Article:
This week, he will see plenty of Vontae Davis and Jerroud Powers, both of whom are significant downgrades from Jonathan Joseph (as are most corners in the NFL). The Jets need to find a way to get Kerley the ball early and often to finally get a lead and put the Colts on their heels.
Special teams have always been a big part of what the Jets have done under Rex Ryan, and they will need them to come through on Sunday against the Colts.
Both of these teams are relatively close in talent level and both sit with two wins apiece, and special teams could very well be the deciding factor.
The Jets don't necessarily need a another kick return for a touchdown or pull off another fake punt, but winning the field-position battle and avoiding turnovers will set the Jets' struggling offense with good field position.
Through five games, the Jets supposedly-improved pass rush has been virtually invisible.
Quinton Coples, for whatever reason, is not getting many snaps. Calvin Pace and Bryan Thomas are inside run-stoppers only. Aaron Maybin may as well borrow Harry Potter's invisibility cloak.
However, the Colts offensive line is among the worst in football, especially when it comes to protection. Rarely does Andrew Luck have quality time to make reads and get comfortable. If the Jets can keep Luck under pressure with four guys, it will make it even harder on the rookie to decipher Rex's defense.
The Jets are looking at this game as a way to get their sack numbers back to acceptable levels, but the Colts line is likely looking at the Jets as a "get well" game for their protection woes. Something has to give.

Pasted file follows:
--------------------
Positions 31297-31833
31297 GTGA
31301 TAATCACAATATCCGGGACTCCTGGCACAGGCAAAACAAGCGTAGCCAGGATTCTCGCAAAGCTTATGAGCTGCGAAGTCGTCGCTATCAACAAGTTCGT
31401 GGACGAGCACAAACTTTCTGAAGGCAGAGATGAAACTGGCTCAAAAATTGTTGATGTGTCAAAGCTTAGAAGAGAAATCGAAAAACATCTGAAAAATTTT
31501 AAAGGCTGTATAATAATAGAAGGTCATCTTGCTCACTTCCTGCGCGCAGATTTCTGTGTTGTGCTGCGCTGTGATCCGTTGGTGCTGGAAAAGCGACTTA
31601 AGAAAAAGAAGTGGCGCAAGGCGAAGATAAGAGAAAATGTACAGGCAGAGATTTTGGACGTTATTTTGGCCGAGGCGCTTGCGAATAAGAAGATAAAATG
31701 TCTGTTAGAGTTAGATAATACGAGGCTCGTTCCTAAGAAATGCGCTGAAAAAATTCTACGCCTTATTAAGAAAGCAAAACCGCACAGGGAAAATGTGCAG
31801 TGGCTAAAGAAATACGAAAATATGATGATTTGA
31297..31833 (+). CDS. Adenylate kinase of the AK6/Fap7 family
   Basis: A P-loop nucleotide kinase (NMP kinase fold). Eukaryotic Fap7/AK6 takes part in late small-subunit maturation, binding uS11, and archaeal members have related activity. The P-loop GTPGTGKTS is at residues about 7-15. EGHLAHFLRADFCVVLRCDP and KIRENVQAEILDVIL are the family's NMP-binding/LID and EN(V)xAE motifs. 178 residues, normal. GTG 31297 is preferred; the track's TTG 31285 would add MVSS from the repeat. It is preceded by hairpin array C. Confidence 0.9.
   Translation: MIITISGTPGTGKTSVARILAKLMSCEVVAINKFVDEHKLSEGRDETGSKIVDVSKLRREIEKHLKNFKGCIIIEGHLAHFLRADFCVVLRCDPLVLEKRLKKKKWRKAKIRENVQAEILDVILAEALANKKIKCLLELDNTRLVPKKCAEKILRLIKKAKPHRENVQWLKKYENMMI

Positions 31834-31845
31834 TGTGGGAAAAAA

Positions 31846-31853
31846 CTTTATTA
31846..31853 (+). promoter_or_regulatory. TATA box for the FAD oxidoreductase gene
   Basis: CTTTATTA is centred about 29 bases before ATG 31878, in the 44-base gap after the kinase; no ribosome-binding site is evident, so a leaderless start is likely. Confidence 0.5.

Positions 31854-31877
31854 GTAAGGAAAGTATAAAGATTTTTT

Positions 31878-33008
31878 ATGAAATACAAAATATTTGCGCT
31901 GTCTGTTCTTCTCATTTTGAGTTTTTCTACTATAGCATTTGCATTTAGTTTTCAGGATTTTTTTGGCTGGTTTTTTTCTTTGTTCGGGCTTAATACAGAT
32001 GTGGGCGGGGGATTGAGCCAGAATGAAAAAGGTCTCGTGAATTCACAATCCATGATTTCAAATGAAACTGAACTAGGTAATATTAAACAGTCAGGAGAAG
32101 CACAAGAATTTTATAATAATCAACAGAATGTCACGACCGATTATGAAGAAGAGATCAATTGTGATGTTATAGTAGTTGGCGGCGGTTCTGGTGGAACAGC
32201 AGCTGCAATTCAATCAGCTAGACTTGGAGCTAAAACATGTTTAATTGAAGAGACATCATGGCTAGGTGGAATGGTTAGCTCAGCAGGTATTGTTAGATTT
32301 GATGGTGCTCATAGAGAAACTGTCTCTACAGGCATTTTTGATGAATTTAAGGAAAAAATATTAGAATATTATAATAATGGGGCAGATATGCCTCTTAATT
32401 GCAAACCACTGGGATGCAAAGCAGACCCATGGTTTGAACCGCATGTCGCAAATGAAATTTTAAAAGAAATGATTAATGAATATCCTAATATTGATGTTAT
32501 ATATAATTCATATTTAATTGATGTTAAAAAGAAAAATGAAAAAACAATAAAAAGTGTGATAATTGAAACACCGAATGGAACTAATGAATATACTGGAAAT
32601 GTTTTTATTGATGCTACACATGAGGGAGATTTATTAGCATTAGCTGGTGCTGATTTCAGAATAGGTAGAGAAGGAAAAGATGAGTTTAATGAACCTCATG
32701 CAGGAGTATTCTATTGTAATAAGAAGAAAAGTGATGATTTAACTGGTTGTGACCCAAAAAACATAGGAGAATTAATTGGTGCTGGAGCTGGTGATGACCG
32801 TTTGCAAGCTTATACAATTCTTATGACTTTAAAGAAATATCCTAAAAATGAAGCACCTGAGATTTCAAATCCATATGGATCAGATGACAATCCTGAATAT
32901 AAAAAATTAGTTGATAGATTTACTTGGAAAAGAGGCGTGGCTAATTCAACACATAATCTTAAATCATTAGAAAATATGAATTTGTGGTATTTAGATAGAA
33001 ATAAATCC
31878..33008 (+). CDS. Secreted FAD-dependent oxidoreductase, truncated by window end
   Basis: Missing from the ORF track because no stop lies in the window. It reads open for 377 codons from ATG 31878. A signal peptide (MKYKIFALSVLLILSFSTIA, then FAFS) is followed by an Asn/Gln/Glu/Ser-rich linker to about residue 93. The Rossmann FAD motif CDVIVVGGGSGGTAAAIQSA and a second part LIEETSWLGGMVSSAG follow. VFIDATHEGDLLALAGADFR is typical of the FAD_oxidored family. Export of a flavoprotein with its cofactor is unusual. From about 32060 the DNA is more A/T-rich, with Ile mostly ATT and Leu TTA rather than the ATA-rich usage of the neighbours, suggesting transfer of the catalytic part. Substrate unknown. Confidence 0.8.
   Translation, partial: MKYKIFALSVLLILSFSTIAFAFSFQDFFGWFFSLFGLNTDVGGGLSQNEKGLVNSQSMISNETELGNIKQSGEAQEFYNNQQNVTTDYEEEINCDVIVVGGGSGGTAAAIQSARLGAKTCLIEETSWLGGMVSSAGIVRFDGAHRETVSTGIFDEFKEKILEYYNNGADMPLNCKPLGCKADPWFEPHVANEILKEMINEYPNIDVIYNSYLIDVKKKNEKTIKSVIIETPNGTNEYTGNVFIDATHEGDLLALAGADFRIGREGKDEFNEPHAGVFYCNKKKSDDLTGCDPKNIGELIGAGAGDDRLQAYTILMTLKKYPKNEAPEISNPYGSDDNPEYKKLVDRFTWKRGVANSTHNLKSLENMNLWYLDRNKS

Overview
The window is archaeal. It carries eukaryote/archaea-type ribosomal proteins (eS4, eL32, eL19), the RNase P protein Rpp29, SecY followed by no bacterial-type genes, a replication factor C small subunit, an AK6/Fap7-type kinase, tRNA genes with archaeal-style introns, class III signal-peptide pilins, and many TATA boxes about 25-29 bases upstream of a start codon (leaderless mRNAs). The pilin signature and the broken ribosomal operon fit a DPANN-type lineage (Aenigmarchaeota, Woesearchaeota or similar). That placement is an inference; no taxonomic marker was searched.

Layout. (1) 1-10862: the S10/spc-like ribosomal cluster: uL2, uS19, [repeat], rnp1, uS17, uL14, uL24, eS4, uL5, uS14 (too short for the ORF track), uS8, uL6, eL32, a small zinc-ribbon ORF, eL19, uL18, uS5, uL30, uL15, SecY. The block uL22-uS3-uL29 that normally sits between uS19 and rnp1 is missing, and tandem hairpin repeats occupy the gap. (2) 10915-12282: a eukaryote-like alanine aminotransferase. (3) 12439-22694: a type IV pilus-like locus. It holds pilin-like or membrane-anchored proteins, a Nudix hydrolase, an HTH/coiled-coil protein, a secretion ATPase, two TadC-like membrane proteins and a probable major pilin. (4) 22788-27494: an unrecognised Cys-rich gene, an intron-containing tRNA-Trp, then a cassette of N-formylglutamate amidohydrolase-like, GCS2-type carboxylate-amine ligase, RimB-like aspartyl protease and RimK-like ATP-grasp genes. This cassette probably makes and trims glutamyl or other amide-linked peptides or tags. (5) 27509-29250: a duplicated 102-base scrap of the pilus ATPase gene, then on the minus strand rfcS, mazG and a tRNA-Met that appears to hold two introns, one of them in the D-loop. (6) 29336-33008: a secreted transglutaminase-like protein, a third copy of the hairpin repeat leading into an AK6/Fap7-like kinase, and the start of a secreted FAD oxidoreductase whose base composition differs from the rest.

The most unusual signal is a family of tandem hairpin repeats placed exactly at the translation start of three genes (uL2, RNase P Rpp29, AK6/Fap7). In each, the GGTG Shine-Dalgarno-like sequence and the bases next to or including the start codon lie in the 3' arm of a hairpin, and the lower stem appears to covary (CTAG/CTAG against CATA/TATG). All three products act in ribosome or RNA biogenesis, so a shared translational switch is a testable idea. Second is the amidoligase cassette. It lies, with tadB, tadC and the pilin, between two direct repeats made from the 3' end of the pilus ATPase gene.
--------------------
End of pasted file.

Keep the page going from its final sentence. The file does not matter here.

With most of the Jets' efforts focused on stopping Reggie Wayne, the Jets are probably going to roll the dice on Kyle Wilson to hold his own dealing with Donnie Avery and T.J. Hilton.
Both players have shown flashes, but they have been largely inconsistent. Neither player demands a lot of coverage, and the Jets should not give it to them.
They drafted Kyle Wilson in the first round for a reason, and he needs to be able to take care of these two receivers like he dealt with Kevin Walter on Monday night.
If Wilson turns in another poor performance like he did against the 49ers, the Jets defense will be on its heels trying to deal with Wayne and Avery/Hilton. As a result, every other aspect of the defense, including the run defense, will falter.
Wilson's role may not seem significant on the surface, but his ability to shut down the Colts second and third receivers will be crucial.
As injuries to the veteran defensive lineman begin to take their toll, the time is now for the future star defenders on the Jets defensive line to make an impact.
Muhammad Wilkerson has played well against the run, but he has yet to record a sack this season. He needs to become more of an all-around defensive end and rush the passer on nickel and dime situations.
We should start to see more and more of Quinton Coples as the season wears on. Coples has flashed at times when given the opportunity, but the coaching staff is reluctant to expose him in the run game. With the injury to Kenrick Ellis, they will be forced to trust the young rookie.
Either way, the time is now for the Jets' investment in their defensive line to pay off.
The Jets offense has sorely missed Keller's presence over the past month, but all indicators point to him returning for Sunday's game.
For having missed an entire month of play with a nagging hamstring injury, the Jets need to get Keller involved right away to get him back in the flow of the game. The last thing Keller needs is more frustration of not getting any looks after being inactive for so long.
Plus, the more attention he can draw from Antoine Bethea, the more things will open up for the other receivers.